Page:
Passion fruit (Passiflora edulis Sims f. Flavicarpa Deg.) is a tropical climate plant, well adapted to the Brazilian Northeast, with great importance in the economy of the region, expressively contributing to socioeconomic aspects because its commercial exploitation generates jobs and income. In the 2016 season, with a harvested area of 49,889 ha and a production of 703.489 t, Brazil stood out as the largest producer and exporter of passion fruit. The state of Paraíba with 850 ha harvested obtained a production of 7893 t and the Northeast region stood out with harvested area of 36,778 ha and production of 489.898 t, corresponding to 69.64% of the national production (IBGE, 2016).

In this region, the scarce and irregular rains make it difficult to cultivate fruit crops under rainfed conditions (Silva et al., 2016), and the use of irrigation becomes necessary. Furthermore, according to Bezerra et al. (2016), despite the relevant expressiveness of the yellow passion fruit production in the Northeast region, the salinity of the soil and available water sources has been an obstacle for the production of seedlings and establishment of the crop under conventional management.

Salinity reduces the growth, development and production of crops, which is related to osmotic effects, decreasing the water or ionic potential due to the effect of specific ions or nutritional stress (Nobre et al., 2013), and the effect occurs on the growth and pigment contents of yellow passion fruit plants (Cavalcante et al., 2011; Bezerra et al., 2016).

To alleviate the effect of saline stress, researchers have studied the use of nitrogen (N) as a stress reliever, based on which amino acids related to tolerance mechanisms, such as proline, can be produced more efficiently with the addition of this nutrient, since it participates in its composition (Taiz & Zeiger, 2013; Lima et al., 2016). Such effect can be evaluated using growth parameters and leaf contents of pigments.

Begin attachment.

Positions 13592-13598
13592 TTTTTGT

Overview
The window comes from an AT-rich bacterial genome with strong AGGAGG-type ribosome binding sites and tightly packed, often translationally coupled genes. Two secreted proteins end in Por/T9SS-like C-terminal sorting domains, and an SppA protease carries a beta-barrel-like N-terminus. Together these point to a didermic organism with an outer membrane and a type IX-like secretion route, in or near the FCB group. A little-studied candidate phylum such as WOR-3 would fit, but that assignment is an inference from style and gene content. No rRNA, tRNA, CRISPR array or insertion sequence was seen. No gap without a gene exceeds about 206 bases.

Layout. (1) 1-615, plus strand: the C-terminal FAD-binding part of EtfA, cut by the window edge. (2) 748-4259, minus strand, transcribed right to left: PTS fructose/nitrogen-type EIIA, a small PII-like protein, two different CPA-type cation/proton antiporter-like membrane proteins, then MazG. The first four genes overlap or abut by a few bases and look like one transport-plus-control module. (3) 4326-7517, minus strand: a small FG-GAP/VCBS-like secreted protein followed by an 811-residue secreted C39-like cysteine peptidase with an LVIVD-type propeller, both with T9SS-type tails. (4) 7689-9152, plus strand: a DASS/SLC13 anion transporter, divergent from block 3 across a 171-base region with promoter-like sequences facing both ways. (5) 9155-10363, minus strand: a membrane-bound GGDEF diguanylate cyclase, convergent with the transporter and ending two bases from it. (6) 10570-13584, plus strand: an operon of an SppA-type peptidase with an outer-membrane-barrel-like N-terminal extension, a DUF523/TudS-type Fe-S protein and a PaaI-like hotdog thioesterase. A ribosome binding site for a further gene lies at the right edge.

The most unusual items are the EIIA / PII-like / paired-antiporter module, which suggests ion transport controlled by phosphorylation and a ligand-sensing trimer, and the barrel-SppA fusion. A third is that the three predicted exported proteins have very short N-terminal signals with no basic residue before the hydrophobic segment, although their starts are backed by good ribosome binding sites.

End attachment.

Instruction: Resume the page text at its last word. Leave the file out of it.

According to Feijão et al. (2011), adequate N supply acts by increasing plant resistance due to the increase of organic compounds such as proline, free amino acids and glycine betaine, which act in cell osmotic adjustment, besides promoting the stabilization of subcellular structures, such as membranes and proteins, under saline stress.

This study aimed to evaluate the attenuating effect of N on the damages caused by irrigation water salinity in the production of passion fruit seedlings.

Material and Methods

The experiment was conducted in a greenhouse at the Center of Sciences and Agri-Food Technology of the Federal University of Campina Grande (CCTA-UFCG), Campus of Pombal, PB, at the coordinates 6º 48’ 16’’ S and 37º 49’ 15” W and 175 m of altitude, from February to April 2015.

Evaluated plants were arranged in a randomized block design, with treatments formed by split plots, corresponding to five levels of irrigation water salinity (plot) (0.3; 1.0; 1.7; 2.4 and 3.1 dS m-1) and five doses of N fertilization (subplot) (180; 240; 300; 360 and 420 mg dm-3 of soil) according to Malavolta (1980), with five replicates, totaling 125 experimental units, with one plant each.

Yellow passion fruit seeds were planted on polyethylene trays of 166 cells containing commercial substrate. At 30 days after sowing (DAS), seedlings were transplanted to 3.780-mL citropote tubes containing substrate composed of a mixture of soil, well decomposed bovine manure and wood shavings at 2:1:0.5 proportion, respectively. Before filling the pots, the material was sieved through a 2-mm mesh. Samples were collected in the A horizon of a soil classified as Fluvic Neosol and bovine manure, and their physical and chemical characteristics (Table 1) were determined at the Laboratory of Soils and Plant Nutrition of the CCTA/UFCG, according to methodologies proposed by Claessen (1997).

Table 1 Physical and chemical characteristics of the soil and bovine manure used in the different treatments 

Physical and chemical characteristics of the soil